Close this search box.

Mitski Faces The Inferno In Laurel Hell

The brooding indie songwriter returns to share her anguish with deceptively buoyant production.

by Fraser Hamilton

“How do other people live?” Mitski asks on the urgent, disco-infused “Love Me More” from her newest album, Laurel Hell, her first since 2018’s critically acclaimed Be The Cowboy. “I wonder how they keep it up.” The singer’s sixth album is full of the similarly blunt, sobering questions and musings that she’s known for. Thanks to top-notch songwriting, vocals, and production, Laurel Hell makes this journey more invigorating than devastating. 

Mitski’s songs have always resembled a quick, emotional jab to the gut, deeply personal confessions that still feel somehow relatable thanks to the singer’s excellent delivery. Laurel Hell is even more refined than usual, clocking in with just eleven short songs with instrumentation ranging from soaring 80s synths to simple piano in an echoey room.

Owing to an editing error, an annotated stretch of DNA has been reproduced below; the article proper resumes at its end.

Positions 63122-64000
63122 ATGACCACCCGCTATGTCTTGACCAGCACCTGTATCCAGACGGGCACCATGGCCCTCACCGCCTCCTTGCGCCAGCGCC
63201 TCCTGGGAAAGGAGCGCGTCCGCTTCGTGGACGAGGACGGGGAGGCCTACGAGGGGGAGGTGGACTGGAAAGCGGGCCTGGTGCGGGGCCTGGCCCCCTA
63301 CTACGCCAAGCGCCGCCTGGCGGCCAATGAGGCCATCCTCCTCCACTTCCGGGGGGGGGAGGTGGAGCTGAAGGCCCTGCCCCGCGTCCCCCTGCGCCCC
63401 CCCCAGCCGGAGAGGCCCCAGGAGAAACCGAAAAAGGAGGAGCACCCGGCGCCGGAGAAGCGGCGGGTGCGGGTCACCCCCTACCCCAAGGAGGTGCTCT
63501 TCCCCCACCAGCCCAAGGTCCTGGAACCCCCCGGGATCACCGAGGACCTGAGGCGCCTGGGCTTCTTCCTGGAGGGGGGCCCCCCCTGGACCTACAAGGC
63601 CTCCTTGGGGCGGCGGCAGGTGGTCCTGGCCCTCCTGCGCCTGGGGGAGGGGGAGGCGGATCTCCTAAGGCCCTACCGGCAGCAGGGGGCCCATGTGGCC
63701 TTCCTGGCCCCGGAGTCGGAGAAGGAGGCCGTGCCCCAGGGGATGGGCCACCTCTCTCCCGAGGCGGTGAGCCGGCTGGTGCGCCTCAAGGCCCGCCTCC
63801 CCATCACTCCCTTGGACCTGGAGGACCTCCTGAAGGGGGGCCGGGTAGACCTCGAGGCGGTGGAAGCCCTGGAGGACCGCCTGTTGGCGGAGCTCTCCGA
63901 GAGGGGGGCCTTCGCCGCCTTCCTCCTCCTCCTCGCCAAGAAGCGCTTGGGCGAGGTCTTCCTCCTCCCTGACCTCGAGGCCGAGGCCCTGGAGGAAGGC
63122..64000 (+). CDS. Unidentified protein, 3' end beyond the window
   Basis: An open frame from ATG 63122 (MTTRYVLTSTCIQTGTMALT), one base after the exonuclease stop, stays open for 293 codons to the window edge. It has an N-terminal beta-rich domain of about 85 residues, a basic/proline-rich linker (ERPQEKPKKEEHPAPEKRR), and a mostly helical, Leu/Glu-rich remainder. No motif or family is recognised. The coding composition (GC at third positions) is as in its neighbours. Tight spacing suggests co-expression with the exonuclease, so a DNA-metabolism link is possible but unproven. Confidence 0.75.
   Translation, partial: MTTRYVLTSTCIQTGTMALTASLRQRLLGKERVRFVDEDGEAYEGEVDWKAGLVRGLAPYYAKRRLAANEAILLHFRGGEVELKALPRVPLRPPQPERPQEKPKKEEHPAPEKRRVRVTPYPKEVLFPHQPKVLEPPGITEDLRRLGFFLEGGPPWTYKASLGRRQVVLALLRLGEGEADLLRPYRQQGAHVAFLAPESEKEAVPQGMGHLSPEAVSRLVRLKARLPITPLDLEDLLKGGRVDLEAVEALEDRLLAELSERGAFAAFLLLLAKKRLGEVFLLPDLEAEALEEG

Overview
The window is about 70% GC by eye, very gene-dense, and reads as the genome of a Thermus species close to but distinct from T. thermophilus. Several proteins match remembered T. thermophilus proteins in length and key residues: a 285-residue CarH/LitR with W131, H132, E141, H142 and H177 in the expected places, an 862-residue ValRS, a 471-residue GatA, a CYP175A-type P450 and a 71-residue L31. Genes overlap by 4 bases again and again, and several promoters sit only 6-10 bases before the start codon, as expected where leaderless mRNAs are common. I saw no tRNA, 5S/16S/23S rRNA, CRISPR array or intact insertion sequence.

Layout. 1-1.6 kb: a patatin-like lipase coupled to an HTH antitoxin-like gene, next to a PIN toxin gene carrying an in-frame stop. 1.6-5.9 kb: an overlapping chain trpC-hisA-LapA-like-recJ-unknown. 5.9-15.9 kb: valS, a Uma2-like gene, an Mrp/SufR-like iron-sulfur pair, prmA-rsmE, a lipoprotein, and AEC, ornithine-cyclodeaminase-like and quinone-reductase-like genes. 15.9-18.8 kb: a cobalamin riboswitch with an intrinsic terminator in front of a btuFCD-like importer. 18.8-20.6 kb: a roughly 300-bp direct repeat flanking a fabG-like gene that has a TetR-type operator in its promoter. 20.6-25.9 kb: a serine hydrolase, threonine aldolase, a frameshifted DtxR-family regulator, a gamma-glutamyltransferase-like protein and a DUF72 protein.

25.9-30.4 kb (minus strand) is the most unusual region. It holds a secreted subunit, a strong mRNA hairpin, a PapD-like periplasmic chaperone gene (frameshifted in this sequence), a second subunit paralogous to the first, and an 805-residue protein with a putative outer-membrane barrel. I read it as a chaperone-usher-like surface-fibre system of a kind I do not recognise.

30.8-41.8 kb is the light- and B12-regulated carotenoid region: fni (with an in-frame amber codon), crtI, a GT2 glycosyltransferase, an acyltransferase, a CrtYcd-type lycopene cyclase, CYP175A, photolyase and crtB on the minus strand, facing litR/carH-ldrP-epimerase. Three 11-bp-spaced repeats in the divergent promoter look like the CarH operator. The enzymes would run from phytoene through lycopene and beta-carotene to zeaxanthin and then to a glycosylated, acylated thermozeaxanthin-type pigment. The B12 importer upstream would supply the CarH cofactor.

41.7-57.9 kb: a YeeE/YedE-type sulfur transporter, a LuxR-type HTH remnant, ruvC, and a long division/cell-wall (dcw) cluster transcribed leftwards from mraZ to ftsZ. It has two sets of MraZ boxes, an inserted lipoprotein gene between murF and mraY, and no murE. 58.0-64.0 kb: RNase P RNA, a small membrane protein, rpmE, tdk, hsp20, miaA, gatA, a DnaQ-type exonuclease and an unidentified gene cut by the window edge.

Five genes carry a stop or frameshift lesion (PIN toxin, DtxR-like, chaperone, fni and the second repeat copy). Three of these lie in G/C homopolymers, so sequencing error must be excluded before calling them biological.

Conflicting desires for both independence and partnership go hand-in-hand throughout the album, as Mitski recounts her feelings stemming from turbulent relationships with both a lover and her career. On the jaunty standout “Should’ve Been Me”, Mitski describes the bizarre out-of-body experience of seeing an ex with a new partner who looks exactly like her. With such a specific theme and unusually fun production for her standards, it might leave one wishing the album could be just a smidge longer so they could get further insight into Mitski’s quirks.

At its end, Laurel Hell is Mitski’s own personal…well…hell, and she’s choosy about what parts we get to listen to and learn from. Even so, it’s a beautiful glimpse into the enigmatic singer’s ennui. 

Best Track: “Should’ve Been Me”